Poison Ivy

(Toxicodendron radicans)

Below are several slides to help you correctly identify poison ivy, including leaves, flowers, berries, aerial roots, growth habit, habitat, leaf scars and leaf arrangement. All of these slides are included in the Rash Plants app as well as hundreds of additional poison ivy photos. You can download the Rash Plants app for free on the App Store. A full plant profile is below the identification slides.

Poison Ivy Profile

Common Name(s):

eastern poison ivy

Scientific Name:

toxicodendron radicans

 

Native Range:

from Nova Scotia to British Columbia, from Quebec south to Florida, Texas, and Arizona

USDA Symbol:

TORA2

Habitat: 

• rocky slopes

• floodplain forests

• partially shaded forests

• forest edges

• roadsides

• fencerows

• sodded yards

• disturbed areas (logging, development, fire and floods)

Growth Habit (3):

• shrub

• ground cover

• vine

 

Stem Description:

• woody, usually gray to reddish brown

• can look "knobby" due to leaf scars

• no thorns or spines on stems

Leaf Description:

• three leaflets, one per node along stem

• compound, trifoliate

• leaves may droop from their stem in a horizontal plane

• fall colors are yellow, bright green, orange, many shades of red and burgundy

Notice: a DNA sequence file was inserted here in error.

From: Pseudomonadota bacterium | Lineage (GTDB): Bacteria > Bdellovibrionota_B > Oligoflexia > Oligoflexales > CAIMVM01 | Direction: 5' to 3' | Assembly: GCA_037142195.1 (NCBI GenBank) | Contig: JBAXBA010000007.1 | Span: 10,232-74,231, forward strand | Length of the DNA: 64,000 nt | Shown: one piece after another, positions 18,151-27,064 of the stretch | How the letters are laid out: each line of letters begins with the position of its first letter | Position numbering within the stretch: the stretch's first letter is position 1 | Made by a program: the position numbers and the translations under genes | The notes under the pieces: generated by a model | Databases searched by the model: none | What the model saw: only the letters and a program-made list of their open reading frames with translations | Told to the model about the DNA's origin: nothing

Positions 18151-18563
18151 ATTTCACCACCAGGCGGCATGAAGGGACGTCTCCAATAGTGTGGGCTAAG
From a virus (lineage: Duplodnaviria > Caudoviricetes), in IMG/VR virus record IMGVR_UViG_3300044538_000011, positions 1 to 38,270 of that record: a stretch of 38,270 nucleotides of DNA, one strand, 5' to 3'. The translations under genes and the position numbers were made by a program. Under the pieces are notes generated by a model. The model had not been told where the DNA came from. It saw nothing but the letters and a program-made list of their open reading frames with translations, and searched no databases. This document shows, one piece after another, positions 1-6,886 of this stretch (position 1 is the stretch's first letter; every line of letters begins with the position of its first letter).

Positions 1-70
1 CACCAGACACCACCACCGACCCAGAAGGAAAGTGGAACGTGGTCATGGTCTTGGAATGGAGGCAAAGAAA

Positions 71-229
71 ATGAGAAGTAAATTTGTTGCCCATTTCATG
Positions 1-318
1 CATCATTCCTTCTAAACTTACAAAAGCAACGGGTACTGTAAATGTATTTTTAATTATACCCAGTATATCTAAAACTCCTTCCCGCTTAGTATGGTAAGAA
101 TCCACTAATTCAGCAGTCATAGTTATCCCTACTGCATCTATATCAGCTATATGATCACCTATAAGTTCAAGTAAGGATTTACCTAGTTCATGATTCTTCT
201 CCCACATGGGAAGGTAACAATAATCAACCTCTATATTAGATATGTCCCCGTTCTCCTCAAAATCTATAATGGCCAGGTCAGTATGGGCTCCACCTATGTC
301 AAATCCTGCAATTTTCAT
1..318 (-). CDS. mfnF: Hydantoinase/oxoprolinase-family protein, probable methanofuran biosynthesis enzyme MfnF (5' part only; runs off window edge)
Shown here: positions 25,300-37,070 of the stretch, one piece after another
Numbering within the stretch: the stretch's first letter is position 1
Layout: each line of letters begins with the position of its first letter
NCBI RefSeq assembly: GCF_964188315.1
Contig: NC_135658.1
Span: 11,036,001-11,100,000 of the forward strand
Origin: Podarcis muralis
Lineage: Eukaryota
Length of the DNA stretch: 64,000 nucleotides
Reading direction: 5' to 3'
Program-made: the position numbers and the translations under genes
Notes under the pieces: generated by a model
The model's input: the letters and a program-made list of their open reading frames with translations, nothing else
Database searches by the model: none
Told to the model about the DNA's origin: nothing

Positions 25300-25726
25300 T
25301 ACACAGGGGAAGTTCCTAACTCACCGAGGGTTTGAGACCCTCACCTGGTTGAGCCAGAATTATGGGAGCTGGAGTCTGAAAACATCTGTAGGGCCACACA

Leaf Arrangement:

• alternate

 

Leaf Margin:

• entire; lobed pointed; lobed rounded; crenate or sinuate

• leaflets are never truly serrate (like a steak knife) but often have large “teeth"

 

Leaf Scars:

• U or V-shaped in an alternate arrangement along the woody stem

Leaflet Surface:

• shiny or dull; hairy or hairless; fleshy or thin

 

Flowering Period: 

• early spring


Flower Description:

• small, nondescript greenish-white to white flowers

• grow from leaf axil

Berry Description:

• green and  round emerging from the leaf axil in summer, then turning white to creamy beige in the fall. • • berries may persist over the winter months into spring if they aren't eaten by birds and other wildlife, or if they don't fall naturally

• poison ivy berries have one seed and are called drupes

Benefits of this Species:

• provides food for wildlife during the winter

• is a pioneer species and prepares the soil for more desirable species to inhabit

 

Other Information:

• is a member of the cashew family